The tragedies, the sacrifices, the help, the ones in need.
Zhang Guanrong is trying to clean her husband’s body. Tan Qianqiu, a middle school teacher, saved four of his students by sheltering them between a desk and himself. He did not survive.
Mama, it’s dark and cold here.
Zhang Jiwan, 11, lived in the remote mountainous region near the epicenter. Before he was rescued, he walked for 12 hours straight with his 3 year old sister on his back.
The crying mother is trying to take a photo off an exhibiting board. It’s the most recent and the last picture of her son Wang Gongliang, a third-grader from Qushan Primary School who died in the earthquake. The photo was put there for his excellent academic achievement.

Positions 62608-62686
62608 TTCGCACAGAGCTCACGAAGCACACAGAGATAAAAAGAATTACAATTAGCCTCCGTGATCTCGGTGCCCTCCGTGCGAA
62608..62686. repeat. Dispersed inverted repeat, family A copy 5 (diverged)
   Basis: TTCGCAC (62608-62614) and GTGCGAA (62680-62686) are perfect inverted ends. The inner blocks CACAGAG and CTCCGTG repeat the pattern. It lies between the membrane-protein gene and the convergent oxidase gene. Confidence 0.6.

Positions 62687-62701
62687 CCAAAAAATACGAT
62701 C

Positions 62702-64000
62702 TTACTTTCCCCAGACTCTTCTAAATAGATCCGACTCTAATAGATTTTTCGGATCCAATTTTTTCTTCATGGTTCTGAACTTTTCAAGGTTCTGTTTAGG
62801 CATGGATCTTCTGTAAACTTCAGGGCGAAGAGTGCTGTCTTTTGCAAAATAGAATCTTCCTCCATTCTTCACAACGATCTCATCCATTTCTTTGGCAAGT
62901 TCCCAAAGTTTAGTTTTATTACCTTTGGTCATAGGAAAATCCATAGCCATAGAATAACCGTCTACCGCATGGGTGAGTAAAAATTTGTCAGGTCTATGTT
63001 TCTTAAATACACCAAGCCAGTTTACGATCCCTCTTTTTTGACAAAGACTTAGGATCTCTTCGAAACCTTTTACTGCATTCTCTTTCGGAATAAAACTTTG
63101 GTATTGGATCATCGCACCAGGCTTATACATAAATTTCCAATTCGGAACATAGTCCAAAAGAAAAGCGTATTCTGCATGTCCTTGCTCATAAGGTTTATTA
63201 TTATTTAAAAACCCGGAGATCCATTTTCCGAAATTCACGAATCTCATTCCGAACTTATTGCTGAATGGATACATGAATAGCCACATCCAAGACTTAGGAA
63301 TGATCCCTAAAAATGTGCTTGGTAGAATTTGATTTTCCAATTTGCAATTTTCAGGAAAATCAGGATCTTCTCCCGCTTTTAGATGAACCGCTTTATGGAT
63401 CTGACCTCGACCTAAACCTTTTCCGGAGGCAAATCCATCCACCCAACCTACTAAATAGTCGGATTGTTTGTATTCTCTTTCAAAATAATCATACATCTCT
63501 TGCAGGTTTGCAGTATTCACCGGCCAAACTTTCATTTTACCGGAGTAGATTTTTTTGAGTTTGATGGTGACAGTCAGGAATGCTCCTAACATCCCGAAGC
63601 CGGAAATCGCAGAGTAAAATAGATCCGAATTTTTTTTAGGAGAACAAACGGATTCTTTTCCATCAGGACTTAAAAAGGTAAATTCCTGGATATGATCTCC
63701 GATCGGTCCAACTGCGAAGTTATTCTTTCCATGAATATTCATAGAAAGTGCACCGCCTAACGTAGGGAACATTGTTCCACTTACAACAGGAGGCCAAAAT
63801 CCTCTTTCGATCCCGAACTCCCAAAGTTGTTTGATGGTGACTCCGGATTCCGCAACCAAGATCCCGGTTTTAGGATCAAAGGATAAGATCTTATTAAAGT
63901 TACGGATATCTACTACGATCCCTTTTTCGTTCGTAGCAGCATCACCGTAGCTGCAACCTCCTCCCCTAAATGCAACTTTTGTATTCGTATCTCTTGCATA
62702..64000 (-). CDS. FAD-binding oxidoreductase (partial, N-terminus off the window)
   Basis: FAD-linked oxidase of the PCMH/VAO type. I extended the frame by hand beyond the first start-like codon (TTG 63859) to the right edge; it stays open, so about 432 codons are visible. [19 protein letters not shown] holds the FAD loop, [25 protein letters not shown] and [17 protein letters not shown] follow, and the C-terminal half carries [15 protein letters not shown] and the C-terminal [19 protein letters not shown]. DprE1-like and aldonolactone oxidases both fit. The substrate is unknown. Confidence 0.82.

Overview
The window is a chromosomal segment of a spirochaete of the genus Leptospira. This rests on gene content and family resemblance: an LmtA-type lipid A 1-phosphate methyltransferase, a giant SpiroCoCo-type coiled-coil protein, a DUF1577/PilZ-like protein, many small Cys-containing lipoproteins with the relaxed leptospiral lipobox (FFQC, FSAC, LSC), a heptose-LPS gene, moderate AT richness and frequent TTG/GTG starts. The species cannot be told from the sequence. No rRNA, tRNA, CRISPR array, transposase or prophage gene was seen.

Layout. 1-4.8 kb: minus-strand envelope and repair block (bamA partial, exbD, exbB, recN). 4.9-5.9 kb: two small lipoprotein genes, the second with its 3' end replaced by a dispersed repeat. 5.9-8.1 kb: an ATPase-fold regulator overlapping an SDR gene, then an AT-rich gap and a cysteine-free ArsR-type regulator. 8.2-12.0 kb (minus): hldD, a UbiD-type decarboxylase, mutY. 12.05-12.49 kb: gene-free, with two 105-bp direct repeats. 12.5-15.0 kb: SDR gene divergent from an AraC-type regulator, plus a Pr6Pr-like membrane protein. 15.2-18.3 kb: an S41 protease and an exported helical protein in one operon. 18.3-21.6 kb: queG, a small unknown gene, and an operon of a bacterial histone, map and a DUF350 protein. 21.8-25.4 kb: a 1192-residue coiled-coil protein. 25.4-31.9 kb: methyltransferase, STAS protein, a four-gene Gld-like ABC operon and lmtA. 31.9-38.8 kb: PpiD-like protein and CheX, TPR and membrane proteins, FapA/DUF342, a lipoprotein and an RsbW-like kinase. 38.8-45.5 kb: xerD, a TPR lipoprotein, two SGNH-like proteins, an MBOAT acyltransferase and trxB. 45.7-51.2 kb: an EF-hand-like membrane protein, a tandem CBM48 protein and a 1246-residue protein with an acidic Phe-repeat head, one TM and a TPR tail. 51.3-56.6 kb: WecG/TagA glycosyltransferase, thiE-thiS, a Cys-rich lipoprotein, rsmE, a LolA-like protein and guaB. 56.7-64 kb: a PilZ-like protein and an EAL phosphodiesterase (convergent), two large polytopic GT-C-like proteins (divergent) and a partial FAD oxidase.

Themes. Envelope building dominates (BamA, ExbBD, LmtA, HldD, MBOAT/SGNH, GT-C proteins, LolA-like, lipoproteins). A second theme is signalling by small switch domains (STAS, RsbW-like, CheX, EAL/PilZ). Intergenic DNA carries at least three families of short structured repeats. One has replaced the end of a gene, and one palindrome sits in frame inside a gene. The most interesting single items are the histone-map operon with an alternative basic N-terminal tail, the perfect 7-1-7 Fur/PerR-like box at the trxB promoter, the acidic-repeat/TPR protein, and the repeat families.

May 14, Qushan Primary school, Beichuan. Many children were trapped in the debris. Rescuers could hear them crying and begging for help, or even see them. But the building was collapsed into a structure that couldn’t be cleared up by hands or simple tools. Heavy equipments were required but unavailable because the roads to the city was blocked. The rescuers could do nothing but staying with the children and watching them dying. They felt so helpless and hopeless yet had to restrain themselves to comfort the children. Some couldn’t bear the pressure, and ran far away from the debris to cry.
By May 16, the roads were through and the equipments arrived. It was too late for more than 600 students and teachers in the school. Only a dozen survived.
“My dearest baby, if you could survive, remember that I love you.”
These are the last words from the four-month old baby’s mother. She left the text message on her cellphone. When her cold body was found, she was in a kneel position, with her arms stretched out to shelter the baby, who was sound asleep under her without a scratch.